Back in 2001, Peter Hessler looked at his hands. He’d been living in China since 1996, when he began teaching English in a school in Fuling, an experience he recounted in his book, River Town. But now he wanted to go farther into the country. Since he had at least three good fingers on each hand (as well as both thumbs), he was eligible for his Chinese driver’s license, and he went in to take his test.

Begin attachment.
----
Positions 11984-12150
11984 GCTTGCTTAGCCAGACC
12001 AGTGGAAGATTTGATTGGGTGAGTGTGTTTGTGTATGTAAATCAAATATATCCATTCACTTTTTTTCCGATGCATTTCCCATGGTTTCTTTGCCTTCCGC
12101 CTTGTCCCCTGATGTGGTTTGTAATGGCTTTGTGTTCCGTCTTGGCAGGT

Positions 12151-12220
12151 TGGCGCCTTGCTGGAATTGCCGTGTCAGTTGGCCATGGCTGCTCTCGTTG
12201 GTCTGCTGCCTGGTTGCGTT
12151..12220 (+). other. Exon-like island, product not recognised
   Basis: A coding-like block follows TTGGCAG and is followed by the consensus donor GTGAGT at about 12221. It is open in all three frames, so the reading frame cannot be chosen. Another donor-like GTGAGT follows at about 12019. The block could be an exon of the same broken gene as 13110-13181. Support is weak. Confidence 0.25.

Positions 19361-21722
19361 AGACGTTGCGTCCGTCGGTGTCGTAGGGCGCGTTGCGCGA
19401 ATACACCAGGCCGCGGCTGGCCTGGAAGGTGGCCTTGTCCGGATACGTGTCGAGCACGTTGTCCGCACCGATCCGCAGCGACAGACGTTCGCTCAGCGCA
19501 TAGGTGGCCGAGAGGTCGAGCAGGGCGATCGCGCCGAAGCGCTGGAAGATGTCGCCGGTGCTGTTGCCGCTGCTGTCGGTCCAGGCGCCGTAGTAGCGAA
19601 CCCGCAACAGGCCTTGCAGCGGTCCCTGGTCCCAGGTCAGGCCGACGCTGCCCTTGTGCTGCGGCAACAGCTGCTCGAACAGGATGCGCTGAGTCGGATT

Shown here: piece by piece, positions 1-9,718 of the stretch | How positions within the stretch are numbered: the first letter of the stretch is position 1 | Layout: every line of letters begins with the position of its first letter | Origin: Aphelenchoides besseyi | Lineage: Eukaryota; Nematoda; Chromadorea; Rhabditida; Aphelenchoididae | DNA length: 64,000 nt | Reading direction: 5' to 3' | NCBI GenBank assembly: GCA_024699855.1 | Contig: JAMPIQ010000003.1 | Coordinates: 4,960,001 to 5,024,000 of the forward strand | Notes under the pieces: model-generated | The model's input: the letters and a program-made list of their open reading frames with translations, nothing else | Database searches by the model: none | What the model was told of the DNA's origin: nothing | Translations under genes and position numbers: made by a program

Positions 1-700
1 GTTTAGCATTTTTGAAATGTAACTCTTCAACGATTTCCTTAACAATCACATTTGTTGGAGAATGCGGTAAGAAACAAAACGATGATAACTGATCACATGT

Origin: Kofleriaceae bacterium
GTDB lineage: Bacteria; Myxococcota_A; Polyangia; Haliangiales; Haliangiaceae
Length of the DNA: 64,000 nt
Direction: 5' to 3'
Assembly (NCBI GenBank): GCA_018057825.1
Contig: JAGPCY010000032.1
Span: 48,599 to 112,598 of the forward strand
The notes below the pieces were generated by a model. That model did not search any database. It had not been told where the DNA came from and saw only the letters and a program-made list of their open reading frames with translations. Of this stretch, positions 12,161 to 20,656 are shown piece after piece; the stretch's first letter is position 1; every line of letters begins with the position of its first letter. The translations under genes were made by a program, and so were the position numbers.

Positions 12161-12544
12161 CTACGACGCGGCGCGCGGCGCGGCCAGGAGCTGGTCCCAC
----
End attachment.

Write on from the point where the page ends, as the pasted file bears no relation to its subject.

The test featured questions such as, “If another motorist stops you to ask directions, you should: a) not tell him; b) reply patiently and accurately; c) tell him the wrong way,” and, “If you give somebody a ride and realize that he left something in your car, you should: a) keep it for yourself; b) return it to the person or his place of work as quickly as possible; c) call him and offer to return it for a ransom.” Of course, Hessler passed, and his license was, in some ways, a passport into a China he’d never seen—a China that is changing so fast it may never be seen again. The trips he took resulted in his new book, Country Driving: A Journey Through China from Farm to Factory, a triptych of pieces about his travels. I emailed Hessler and spoke with him by phone at his home in Ridgway, Colorado.